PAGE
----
The 2014 school year has been in swing now for eight weeks and what a whirlwind ride it has been. In such a short time I have seen some fantastic and inspiring learning taking place at my school, from both students and teachers. One little project I have been working on is creating some iBooks with Prep students. Little? Maybe not. I am teaching three different Prep classes for one hour each a week. Part of my role this year is to model and build exemplary classrooms that use technology effectively, that showcase how digital tools can be used in the classroom to benefit student learning. So I figured I would start by trying to build some excitement around this, I started with sixty 4 and 5-year-olds and one iPad. Fun! I suppose I wanted to prove to teachers at my school, others who may not be convinced by how digital tools can positively impact student learning and maybe prove to myself a little that I could accomplish something pretty amazing with Prep students…after teaching years five and six for the last two years, I was a little nervous and not sure where to start. I suppose my challenge here was to do something teachers were already familiar with doing in the classroom but transform and redefine how this could look using digital technologies. And so it began… Read more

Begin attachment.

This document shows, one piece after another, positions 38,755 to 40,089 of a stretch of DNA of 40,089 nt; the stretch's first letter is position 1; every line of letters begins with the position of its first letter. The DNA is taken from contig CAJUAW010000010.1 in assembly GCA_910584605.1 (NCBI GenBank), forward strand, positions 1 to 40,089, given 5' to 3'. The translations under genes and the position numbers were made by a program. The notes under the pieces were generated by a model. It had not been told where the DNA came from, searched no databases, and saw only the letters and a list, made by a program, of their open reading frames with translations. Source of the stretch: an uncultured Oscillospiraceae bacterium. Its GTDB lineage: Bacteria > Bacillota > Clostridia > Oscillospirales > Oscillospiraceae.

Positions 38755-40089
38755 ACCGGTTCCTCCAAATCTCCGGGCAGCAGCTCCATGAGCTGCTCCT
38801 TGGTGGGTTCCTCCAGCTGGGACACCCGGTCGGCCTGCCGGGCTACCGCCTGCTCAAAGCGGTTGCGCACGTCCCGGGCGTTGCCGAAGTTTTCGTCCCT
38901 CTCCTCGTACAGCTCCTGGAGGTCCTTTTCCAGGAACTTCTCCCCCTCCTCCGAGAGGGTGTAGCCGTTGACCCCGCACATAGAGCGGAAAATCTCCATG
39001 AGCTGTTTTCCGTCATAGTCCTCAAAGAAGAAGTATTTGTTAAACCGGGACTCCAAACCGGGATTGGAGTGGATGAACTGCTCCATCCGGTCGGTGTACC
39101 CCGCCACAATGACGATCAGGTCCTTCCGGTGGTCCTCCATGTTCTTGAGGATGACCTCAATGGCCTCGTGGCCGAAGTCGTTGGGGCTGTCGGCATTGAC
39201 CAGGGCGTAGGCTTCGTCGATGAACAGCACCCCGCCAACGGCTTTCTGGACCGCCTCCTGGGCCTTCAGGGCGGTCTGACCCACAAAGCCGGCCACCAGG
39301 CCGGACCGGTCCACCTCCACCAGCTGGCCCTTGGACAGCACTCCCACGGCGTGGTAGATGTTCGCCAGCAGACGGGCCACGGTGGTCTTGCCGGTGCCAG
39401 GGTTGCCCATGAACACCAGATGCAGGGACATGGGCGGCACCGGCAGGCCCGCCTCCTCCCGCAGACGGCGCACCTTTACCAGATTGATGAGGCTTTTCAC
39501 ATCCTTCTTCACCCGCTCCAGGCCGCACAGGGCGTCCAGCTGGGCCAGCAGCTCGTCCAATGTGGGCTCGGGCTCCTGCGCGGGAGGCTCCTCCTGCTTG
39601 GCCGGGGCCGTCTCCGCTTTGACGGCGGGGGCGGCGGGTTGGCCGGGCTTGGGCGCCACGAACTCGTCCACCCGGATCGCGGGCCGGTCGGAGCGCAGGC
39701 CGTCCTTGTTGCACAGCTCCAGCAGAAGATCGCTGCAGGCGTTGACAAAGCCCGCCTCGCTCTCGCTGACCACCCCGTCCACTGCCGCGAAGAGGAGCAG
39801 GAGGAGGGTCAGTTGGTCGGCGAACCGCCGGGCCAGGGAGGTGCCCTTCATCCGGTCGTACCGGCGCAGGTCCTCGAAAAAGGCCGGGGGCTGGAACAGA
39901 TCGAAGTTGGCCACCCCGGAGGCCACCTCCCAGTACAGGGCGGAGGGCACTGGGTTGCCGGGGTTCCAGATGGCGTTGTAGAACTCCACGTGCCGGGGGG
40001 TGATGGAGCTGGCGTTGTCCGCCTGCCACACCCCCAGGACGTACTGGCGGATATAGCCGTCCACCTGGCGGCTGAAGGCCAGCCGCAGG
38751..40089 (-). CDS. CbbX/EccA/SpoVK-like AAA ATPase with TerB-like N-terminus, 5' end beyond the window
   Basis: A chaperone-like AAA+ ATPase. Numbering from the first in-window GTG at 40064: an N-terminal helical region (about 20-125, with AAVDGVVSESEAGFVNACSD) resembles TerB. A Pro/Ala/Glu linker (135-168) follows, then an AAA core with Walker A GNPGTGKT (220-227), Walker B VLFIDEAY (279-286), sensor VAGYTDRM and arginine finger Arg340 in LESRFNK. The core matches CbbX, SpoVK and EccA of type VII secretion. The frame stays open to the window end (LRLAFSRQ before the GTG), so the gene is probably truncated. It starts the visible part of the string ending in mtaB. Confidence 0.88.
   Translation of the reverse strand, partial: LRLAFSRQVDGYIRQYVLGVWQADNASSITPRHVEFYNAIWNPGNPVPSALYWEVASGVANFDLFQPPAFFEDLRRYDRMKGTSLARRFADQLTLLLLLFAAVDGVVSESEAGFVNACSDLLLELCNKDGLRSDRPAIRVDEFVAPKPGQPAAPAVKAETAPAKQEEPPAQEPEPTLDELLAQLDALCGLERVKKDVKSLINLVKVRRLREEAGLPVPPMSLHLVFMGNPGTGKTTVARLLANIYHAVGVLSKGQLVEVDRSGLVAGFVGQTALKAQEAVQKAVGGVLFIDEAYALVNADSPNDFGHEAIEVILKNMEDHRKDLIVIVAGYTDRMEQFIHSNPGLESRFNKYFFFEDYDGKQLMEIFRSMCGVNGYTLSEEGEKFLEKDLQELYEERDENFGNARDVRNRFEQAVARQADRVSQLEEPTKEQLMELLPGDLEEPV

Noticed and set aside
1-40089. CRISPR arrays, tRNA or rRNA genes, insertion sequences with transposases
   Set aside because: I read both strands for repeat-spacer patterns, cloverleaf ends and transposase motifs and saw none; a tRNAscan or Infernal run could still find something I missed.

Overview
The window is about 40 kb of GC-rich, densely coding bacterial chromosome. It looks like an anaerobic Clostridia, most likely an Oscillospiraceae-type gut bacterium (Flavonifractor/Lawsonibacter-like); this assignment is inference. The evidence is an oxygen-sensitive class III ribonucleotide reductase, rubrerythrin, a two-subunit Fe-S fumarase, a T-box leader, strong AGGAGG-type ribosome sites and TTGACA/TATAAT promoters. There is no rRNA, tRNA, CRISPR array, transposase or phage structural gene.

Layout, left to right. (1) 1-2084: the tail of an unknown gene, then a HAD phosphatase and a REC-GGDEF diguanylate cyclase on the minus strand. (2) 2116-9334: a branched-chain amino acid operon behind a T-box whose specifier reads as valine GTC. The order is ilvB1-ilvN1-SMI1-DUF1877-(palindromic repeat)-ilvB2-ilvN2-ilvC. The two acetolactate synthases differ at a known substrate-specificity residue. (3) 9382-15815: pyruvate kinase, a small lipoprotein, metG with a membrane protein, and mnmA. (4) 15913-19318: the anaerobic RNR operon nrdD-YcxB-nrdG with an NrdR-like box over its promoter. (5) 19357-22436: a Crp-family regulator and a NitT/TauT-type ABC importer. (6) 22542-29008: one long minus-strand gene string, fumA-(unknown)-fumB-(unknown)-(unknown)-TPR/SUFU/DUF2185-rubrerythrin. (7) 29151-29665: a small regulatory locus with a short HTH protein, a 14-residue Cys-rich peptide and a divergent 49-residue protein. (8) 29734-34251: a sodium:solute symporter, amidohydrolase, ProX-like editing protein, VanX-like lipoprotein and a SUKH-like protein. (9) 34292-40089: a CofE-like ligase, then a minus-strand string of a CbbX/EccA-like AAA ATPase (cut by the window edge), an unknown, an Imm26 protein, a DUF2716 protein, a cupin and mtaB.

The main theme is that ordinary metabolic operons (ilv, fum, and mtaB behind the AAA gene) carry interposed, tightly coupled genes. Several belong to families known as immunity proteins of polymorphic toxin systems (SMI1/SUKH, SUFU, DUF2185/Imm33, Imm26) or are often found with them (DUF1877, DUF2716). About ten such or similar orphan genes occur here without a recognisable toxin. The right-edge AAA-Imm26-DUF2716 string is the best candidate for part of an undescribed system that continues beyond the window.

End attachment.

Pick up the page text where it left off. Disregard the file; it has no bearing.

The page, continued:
I have long blogged about using Evernote for teaching and how I use it in the classroom and with my students but this time I thought I would share about how I am using Evernote as part of my studies. I am currently studying two subjects for my Masters of Education (Information Technologies) and after this semester will only have two subjects to go (insert happy dance here). I am so incredibly busy, between work, extra curricular commitments, travel and a serious family illness, I still had to keep up to date with my studies. It has been full on but thanks to Evernote I have felt calm and organised.